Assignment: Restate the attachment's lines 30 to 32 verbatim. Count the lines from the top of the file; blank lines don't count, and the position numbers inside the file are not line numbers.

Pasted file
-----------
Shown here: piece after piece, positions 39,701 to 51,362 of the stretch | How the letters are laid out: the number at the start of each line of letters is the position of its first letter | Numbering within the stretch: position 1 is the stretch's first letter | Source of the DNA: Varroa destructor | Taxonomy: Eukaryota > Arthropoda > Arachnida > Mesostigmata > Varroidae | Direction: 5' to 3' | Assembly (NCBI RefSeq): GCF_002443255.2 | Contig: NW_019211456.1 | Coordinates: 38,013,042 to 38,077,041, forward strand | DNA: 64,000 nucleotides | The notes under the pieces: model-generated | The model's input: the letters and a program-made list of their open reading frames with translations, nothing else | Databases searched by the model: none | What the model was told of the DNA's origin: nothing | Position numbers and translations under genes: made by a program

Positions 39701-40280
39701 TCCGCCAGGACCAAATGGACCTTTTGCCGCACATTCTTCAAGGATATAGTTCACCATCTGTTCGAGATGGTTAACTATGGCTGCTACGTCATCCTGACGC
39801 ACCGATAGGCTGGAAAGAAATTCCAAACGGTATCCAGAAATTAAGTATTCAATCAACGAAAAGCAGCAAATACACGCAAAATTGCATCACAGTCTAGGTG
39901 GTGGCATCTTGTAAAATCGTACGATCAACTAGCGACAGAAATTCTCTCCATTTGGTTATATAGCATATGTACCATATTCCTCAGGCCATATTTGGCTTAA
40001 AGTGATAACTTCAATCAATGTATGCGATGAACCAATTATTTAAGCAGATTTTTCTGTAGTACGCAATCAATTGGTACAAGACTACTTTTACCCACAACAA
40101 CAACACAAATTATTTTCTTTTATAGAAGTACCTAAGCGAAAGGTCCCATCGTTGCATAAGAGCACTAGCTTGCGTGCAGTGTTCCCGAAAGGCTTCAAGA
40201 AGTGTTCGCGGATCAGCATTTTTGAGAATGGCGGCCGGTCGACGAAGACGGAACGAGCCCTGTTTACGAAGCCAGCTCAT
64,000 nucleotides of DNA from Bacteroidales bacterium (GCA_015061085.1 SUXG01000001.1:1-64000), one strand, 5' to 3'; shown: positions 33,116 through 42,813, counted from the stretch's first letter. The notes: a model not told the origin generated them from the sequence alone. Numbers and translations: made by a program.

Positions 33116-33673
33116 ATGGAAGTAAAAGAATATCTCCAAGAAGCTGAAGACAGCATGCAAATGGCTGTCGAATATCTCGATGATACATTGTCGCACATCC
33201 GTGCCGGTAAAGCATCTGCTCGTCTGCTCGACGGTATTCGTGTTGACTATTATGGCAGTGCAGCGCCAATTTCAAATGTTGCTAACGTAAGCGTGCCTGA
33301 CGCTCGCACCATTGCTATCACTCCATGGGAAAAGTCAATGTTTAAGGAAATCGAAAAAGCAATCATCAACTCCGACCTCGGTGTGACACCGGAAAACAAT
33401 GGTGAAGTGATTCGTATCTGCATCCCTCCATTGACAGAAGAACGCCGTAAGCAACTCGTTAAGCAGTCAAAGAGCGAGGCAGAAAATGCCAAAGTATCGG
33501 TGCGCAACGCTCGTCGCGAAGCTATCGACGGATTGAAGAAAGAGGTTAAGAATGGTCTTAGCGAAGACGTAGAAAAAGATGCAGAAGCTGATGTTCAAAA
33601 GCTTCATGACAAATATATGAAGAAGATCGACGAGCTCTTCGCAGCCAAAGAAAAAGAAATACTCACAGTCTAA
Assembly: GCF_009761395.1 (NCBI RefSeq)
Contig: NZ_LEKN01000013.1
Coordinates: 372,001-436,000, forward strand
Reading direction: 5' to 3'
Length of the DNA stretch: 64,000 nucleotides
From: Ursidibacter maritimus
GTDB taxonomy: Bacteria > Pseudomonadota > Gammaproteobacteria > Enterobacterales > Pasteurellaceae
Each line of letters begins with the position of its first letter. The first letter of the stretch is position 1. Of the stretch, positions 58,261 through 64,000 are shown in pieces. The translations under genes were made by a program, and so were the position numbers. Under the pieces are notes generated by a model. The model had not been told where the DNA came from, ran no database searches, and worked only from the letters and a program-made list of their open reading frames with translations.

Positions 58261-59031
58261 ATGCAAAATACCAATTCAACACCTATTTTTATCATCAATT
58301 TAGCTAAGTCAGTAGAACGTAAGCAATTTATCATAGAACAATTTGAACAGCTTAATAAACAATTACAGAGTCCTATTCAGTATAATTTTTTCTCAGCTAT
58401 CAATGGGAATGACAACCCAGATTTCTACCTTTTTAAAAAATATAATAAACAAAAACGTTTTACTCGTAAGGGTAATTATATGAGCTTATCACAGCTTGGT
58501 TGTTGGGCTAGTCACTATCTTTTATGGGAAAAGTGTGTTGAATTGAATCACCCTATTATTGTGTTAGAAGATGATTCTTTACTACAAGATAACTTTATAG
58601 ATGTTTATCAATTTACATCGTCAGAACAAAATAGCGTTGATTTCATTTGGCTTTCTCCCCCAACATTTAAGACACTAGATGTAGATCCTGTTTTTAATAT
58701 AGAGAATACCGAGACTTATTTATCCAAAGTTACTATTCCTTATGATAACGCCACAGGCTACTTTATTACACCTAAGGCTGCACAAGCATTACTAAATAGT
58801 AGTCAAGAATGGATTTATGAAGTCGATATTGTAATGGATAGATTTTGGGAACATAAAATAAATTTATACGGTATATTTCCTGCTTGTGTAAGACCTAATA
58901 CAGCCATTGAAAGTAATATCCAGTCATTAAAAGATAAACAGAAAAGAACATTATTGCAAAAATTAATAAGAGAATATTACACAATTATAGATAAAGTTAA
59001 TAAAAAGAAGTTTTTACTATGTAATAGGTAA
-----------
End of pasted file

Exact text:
58601 ATGTTTATCAATTTACATCGTCAGAACAAAATAGCGTTGATTTCATTTGGCTTTCTCCCCCAACATTTAAGACACTAGATGTAGATCCTGTTTTTAATAT
58701 AGAGAATACCGAGACTTATTTATCCAAAGTTACTATTCCTTATGATAACGCCACAGGCTACTTTATTACACCTAAGGCTGCACAAGCATTACTAAATAGT
58801 AGTCAAGAATGGATTTATGAAGTCGATATTGTAATGGATAGATTTTGGGAACATAAAATAAATTTATACGGTATATTTCCTGCTTGTGTAAGACCTAATA